Taking it Easier: Four Arguments for a Shorter Work Week

by Laura Stack, MBA, CSP, CPAE

“Don’t count the days; make the days count.” ― Muhammed Ali, American boxer.

We’d all like to work less, wouldn’t we? It would be nice to take our retirement in installments, like John D. McDonald’s sleuth Travis Magee, but that’s not an option for most of us.

One thing many of us try to do is arrange to work fewer days. This usually involves cramming the same 40 hours into fewer days, such as working four ten-hour days while taking Fridays off. But with “flex-time,” as it’s generally called, you still end up working 40-hour weeks, minimum.

But how about shorter workweeks, period? Study after study has shown that workweeks of 32-36 hours tend to be more fruitful than their 40-hour counterparts. Here are four reasons why:

  1. Productivity increases. Obviously, there’s a point of diminishing returns, but salaried people who’ve tested workweeks of 32-36 hours tend to perform better and accomplish more than their colleagues who work a traditional eight-hour day, five days a week. And they do better than those who work longer than 40 hours per week. They’re more efficient and productive, with less wasted time — possibly because they’re quite aware they have less time they can
  2. Workers are happier. Happier, healthier workers more easily embrace their jobs and perform better. Pretty much self-explanatory. With shorter weeks, workers experience less job-related stress, get more rest, often have more pleasant commutes, and, for parents, experience less worry about childcare. They also have more time for themselves, their families, and their favorite pursuits. Add it all up, and it results in greater happiness.
  3. Workers are healthie We know that healthier people are more productive, even if they work fewer hours per week than the average bear. They experience fewer stress-related illnesses, take fewer sick days, feel better rested, display more flexibility, and are less likely to experience burnout. In the end, this results in less time lost to illness, which, again, can resulted in a greater percentage of productive hours than longer, stressful workweeks.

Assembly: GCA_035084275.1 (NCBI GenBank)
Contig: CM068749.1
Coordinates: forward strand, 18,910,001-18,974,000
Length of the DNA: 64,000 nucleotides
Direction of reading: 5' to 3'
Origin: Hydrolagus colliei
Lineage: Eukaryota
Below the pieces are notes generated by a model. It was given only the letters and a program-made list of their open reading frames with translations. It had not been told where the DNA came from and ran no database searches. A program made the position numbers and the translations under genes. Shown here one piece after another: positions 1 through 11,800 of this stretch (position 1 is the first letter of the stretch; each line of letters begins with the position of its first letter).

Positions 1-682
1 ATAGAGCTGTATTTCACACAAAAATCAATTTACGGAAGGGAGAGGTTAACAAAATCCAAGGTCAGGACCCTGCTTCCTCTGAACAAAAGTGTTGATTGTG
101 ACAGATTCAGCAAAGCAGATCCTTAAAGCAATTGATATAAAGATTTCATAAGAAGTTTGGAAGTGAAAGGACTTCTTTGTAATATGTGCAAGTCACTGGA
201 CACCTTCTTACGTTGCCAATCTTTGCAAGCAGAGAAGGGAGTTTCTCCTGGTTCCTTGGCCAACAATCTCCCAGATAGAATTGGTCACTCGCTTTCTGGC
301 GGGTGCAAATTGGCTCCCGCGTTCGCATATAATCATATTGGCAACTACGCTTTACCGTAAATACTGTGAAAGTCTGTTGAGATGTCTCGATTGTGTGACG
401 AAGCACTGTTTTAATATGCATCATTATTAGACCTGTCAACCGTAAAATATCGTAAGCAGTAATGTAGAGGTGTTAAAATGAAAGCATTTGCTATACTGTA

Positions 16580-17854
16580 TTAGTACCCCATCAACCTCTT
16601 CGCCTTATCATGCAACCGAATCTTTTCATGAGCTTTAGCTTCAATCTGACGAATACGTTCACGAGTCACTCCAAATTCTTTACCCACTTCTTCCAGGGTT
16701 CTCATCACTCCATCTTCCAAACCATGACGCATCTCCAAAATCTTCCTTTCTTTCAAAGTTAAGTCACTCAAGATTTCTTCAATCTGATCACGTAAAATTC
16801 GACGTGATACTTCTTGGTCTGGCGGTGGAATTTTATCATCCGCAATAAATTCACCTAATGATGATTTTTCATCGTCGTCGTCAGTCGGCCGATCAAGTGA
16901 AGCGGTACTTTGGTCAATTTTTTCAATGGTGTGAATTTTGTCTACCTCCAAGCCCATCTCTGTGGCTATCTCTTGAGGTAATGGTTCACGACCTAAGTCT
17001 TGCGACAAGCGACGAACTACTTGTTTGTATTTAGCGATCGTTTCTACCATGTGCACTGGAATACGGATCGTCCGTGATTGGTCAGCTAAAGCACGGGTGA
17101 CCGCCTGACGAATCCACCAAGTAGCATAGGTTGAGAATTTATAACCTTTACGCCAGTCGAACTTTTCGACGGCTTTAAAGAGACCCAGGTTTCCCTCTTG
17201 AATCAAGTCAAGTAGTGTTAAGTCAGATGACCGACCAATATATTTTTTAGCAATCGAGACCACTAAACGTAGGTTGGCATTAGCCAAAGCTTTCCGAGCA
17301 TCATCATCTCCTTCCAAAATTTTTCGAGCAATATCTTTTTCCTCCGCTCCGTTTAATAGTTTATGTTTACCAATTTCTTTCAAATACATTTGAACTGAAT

4. Workers are more loyal. Happier, healthier employees are less likely to leave for greener pastures. Employees of the Millennial and Gen-Z cohorts don’t have the baked-in company loyalty their parents and grandparents had, probably because they’ve seen how corporate loyalty toward employees melted away after the dotcom bubble popped, especially during the Great Recession. Amazon just announced it is dumping 16,000 employees. Hence the lack of loyalty on the employee side of the aisle. A shorter workweek would be very attractive and make them not as apt to leave.

Positive Feedback

All four of these factors reinforce each other in the best productive sense. Workers prove happier and healthier when they work fewer than 40 hours per week; happiness breeds greater health and vice versa; loyal workers work harder for you because they’re happier and feel better, increasing the happiness and productivity all around… you get the picture. It’s a kind of positive feedback loop.

We’ll never cut our work hours back to George Jetson’s three hours a day, three days a week, or Tim Ferriss’s optimistic four-hour workweek. But we can easily cut back our regular workweeks by four to eight hours, and according to the science, still get all our work done.

© 2023 Laura Stack. Laura Stack, MBA, CSP, CPAE is known as The Productivity Pro®. She is an award-winning keynote speaker, bestselling author, and noted authority on personal productivity. For 30 years, she has given keynote speeches and workshops on increasing workplace productivity in high-stress environments. Stack has authored eight books, including the bestselling What to Do When There’s Too Much to Do. She is a past president of the National Speakers Association and a member of the exclusive Speaker Hall of Fame. To book Laura speak at an upcoming meeting or event, contact her at www.TheProductivityPro.com.